1. DFAIT should more clearly define the role it should play in sector support and build on the existing networks and expertise available elsewhere. One approach does not fit all sectors given the existing infrastructure for support. Some sectors currently have strong networks as seen in automotive and agri-food. An approach by DFAIT of building all expertise in-house is not constructive given the need to have greater collaboration with OGDs, sector associations, and firms, as well as the rotational nature of the DFAIT staffing. Leadership for sectors should be based where the knowledge exists, not dictated by positions.
  2. As part of the sector work, Posts and HQ should consider the role of international trade events in business development. Where warranted (e.g., within a priority sector with clear expectations of commercial results), a coordinated effort by HQ, missions, and OGDs could include more active participation in major trade events that take place in Germany.
Management Response:

WMM agrees to more clearly define the role it should play in sector support. The Department has in fact initiated a process to do so and through the Europe Market Plan is in the process of more clearly establishing sector roles and priorities. Key for the department in this effort is the creation of the Business Sectors Bureau. Its aim is to better know and understand Canada's supply side capacity, Canadian competitive sectors and leading Canadian companies in an international context. The Business Sectors Bureau is an integral part of the European Sector Teams and will ensure a solid network of sectoral contacts in other government departments (OGDs) and other sector stakeholders, and to implement effective coordination.

Europe Market Plan's multi-post priority sector teams will improve cooperation with departments, and better coordinate participation in major international trade events in Germany and around the world. Germany is a member or leader on all five priority sector teams. The main objective of these teams is to pro-actively identify and pursue specific European opportunities for Canadian clients . In the team, the Business Sectors Bureau will enhance overall sector knowledge and ensure posts' action plans target a broader and identifiable objective across Europe which reflects the interests and capabilities of Canadian industry.

As a member of the European Sector Team, the Business Sectors Bureau will ensure effective coordination with appropriate partner departments and agencies. In addition, the DFAIT Innovation Strategy, which ranks Germany as its #3 priority innovation market for Canada, also defines sectoral priorities. The Strategy proposes to revise the existing Canada-Germany S&T treaty/relationship to make it more commercialization-oriented and bring in greater private sector participation. The Innovation Counsellor will need to develop a greater awareness of the players and emerging technologies emanating from Germany's innovation eco-system.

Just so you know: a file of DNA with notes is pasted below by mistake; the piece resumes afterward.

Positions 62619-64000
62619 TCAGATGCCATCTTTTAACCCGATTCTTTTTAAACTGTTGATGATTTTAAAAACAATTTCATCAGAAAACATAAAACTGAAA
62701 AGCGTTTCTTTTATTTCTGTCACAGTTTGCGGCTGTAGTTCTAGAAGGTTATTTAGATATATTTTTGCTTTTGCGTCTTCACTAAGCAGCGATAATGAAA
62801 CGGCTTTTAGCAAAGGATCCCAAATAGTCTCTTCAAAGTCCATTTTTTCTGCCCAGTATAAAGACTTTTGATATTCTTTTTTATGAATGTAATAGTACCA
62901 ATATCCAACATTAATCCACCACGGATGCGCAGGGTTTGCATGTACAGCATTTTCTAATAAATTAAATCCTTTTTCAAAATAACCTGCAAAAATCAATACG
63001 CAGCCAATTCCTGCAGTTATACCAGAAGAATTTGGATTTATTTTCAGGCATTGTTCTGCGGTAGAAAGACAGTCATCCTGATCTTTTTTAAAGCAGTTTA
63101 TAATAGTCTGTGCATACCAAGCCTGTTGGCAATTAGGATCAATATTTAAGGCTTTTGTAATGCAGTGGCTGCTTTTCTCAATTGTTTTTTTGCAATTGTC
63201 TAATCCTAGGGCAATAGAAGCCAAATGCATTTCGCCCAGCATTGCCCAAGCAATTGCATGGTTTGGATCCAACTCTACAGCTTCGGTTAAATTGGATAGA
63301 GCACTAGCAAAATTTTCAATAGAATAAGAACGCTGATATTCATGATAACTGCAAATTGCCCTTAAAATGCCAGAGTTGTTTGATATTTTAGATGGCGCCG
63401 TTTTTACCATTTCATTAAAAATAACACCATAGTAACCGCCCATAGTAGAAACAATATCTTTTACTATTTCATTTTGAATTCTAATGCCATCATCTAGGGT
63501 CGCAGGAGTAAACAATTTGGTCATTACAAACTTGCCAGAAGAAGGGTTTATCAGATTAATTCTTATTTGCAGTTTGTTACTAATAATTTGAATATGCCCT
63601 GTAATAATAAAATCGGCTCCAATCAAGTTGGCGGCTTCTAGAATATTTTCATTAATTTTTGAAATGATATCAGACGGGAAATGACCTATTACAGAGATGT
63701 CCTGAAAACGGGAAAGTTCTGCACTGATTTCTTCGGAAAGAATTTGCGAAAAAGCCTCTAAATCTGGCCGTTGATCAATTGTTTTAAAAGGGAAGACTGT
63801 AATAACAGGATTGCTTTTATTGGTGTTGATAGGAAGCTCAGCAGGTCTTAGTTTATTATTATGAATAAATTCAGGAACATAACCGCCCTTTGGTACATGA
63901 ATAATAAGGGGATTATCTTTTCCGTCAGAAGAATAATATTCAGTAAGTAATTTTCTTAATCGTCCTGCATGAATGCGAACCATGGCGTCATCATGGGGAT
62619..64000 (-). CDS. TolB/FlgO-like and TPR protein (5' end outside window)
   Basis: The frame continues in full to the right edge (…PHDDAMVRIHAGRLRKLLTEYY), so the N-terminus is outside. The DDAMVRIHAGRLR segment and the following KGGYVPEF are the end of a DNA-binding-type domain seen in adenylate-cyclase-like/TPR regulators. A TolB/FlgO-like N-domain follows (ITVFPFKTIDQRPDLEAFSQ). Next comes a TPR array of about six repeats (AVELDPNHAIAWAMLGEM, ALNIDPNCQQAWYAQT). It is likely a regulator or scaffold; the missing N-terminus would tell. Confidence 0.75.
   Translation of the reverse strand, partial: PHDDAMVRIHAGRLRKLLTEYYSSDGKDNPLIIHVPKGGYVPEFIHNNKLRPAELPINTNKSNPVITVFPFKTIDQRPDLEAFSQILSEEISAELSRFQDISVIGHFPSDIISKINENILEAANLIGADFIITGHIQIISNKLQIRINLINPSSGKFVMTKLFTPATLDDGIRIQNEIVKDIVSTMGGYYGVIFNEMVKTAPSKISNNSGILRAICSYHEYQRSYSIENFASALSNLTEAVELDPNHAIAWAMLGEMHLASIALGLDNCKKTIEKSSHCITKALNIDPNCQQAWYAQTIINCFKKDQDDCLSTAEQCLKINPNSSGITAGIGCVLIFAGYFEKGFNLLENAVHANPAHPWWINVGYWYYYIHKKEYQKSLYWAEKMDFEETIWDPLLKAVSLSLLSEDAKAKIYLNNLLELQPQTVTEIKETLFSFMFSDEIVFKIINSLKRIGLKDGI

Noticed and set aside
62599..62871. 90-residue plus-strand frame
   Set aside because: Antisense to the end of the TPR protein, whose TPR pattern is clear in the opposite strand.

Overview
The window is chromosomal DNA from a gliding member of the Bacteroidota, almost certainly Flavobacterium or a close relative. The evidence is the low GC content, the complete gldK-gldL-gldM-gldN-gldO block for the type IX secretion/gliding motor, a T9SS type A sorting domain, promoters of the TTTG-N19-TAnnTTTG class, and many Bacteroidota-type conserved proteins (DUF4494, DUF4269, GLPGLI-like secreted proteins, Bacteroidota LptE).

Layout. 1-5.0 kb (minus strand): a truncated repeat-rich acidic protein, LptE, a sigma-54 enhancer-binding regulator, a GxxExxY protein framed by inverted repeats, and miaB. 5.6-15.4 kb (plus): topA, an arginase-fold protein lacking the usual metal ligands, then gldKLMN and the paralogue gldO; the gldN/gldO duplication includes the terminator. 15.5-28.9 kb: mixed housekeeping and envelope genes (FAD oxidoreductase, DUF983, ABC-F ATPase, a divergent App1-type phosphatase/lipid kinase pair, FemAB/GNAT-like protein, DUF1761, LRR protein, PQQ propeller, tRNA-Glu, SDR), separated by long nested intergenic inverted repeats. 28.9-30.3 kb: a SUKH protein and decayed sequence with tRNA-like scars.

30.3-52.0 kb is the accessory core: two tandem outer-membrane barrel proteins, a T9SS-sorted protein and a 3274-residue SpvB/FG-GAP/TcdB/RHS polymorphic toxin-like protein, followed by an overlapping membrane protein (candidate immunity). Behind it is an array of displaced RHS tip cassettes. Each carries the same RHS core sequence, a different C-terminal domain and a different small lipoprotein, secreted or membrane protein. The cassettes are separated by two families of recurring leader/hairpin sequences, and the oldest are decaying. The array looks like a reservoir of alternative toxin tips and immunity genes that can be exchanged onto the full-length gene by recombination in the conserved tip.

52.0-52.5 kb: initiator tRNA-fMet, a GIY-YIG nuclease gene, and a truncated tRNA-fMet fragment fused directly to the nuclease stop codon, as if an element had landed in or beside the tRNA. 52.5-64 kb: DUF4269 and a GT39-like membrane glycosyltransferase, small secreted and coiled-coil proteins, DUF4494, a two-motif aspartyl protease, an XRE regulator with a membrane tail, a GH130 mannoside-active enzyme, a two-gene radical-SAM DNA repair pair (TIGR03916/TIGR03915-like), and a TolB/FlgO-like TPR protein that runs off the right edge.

However the recommendation that a coordinated approach in more trade shows is desirable is complicated by the general absence of a consistent federal presence at such shows. The now defunct Brand Canada program was instrumental in developing consistent messaging and a Canadian "look" in German trade shows (Medica and BioFach in particular). Brand Canada facilitated a cooperative approach with sectoral departments (AAFC for example) that enabled the German posts to take a leading role that is not possible under current funding constraints. The multi-market sectoral teams may help by pooling resources toward signature shows.

Recommendation # 7: Focus IBD Resources on IBD Programming at Consulates
  1. The consular functions at the Consulates should be closed in a staged approach and moved to Berlin. In the short term, this means retaining the local consular staff as the interface with the public at the Consulates but moving the approval processes for passports and other documentation from the Vice Consuls to the Berlin Consular section. In the medium term, the transportation and communications network in Germany allows a complete centralization of consular services in Berlin. This can be staged as the consular Locally Engaged Staff (LES) retire, are transferred to IBD functions, or move to Berlin to continue consular work. It is recognized that emergencies will continue to require support from IBD staff even after the move is completed.
Management Response:
  1. We agree with the proposal to centralize consular functions in Berlin. The "public face" of our presence in Germany and elsewhere is an essential service expected by Canadians travelling abroad. The Post considers it can manage the impact on IBD staff by involving the Canada-based officer in the most urgent cases, but not in routine or day-to-day issues. The Embassy and Consulates, in consultation with the Evaluation Division (ZIE) and the Consular Affairs bureau (CND), will develop a memorandum of understanding which will define the nature of extreme urgency and spell out each mission's responsibilities when dealing with consular cases.

1 IBD Program, Business Plan 2006-07. 

2 Walid Hejazi. August 2003. "Increased Canadian Investment Abroad is Good for the Canadian Economy." Policy Options, Institute for Research on Public Policy. 

5 World Economic Forum. September 2006. Global Competitiveness Index. 

6 DFAIT. March 2006. "S&T Partnerships: The Canadian Way." 

7 These figures include the additional CSF resources received for the regional initiatives and allocate the funding by the primary focus of the sector (trade, investment or S&T). 

8 The new Minister arrived at the time of the Evaluation, with important changes being made since that time. This includes rectifying the situation of the Minister Counsellor having no input into travel and hospitality budgeting. 

9 The Program's definition of a prospect is a company that is actively developing an investment project and has either carried out a site selection visit to Canada or is in the detailed planning stages for one. 

10 Further explanations of these roles can be found within "Geographic Science and Technology Targets" by Hickling, Arthurs, Low, October 2003. 

11 It should be noted that many groups at HQ do not have access to TRIO. This includes the Invest in Canada Bureau, making the usefulness of TRIO entries limited for their purposes. 

Office of the Inspector General

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Date Modified:
2012-11-04